At the Tee Ball level our objective for the season is for the infielders to learn that when the ball is not hit to them they run and cover a base.  The teaching phrase we will use over and over is, “Ball or Base” …if you don’t get the ball, you cover a base.  And you run fast to the base to cover it!

The first few days we work with the kids on this concept, they will struggle.  However, after a while most will get the idea.  While they will get the concept, it will take longer for them to execute it well.  Expect it to take at least half the season before some of the kids are reacting properly when they are needed to cover a base.

For most it will take till the entire season, but we will see progress being made along the way.  As they progress in learning to move without the ball and cover a base it is very satisfying as a coach.   And their coach the following season will benefit tremendously.

 

Teaching Base Coverage Responsibilities

Before we get into learning the drill regarding this fundamental baseball concept keep in mind that we will start working only with the four infielders.  Initially we will leave the pitcher standing in the middle of the field with no instructions.  Later, after the kids get some understanding of the concept of infielders covering bases we will then add the pitcher to the mix.  In the next year or two, as coaches, we will come to learn that the pitcher has a lot of coverage (movement) responsibilities on defense.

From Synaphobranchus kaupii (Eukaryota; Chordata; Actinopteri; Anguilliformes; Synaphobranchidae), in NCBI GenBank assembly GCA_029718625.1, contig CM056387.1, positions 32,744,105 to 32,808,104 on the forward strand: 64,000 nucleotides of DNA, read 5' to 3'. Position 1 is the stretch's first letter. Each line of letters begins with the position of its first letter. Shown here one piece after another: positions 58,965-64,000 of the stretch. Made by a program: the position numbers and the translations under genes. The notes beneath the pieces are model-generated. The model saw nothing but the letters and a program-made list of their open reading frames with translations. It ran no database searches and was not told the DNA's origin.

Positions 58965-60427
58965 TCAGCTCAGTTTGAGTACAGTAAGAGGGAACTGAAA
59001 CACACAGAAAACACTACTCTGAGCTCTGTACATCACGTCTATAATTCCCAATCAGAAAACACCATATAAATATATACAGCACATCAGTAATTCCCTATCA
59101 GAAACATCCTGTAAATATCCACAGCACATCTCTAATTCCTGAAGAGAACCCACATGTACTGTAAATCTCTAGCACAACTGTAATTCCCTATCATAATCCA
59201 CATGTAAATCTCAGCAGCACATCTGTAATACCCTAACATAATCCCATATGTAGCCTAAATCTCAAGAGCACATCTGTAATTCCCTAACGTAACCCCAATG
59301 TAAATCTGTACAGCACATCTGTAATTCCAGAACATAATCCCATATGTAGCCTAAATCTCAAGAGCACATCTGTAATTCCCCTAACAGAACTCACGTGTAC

We will drill our kids in this concept, but time they will get the most opportunities to develop the habit of covering a base when they don’t get the ball is in our daily scrimmage. 

 

Rules for base coverage responsibilities:

1. If an infielder does not field the ball they cover a base (“Ball or Base”).

2. The third baseman and first baseman have one base.

3a. The shortstop and second baseman have two bases; one to their left and one to their right.                                    

3b. If the ball goes to your left and you aren’t fielding it, run to the base on your left.  If the ball goes to your right and you aren’t fielding it, run to the base on your right.  

It is understood that early in the year most of the kids on defense will want to attack the ball and will not recognize that some/many balls that are hit, are not 'theirs'.  The 'positional movement' drills will start the kids on their way to recognizing that one infielder gets the ball and the other infielders cover a base.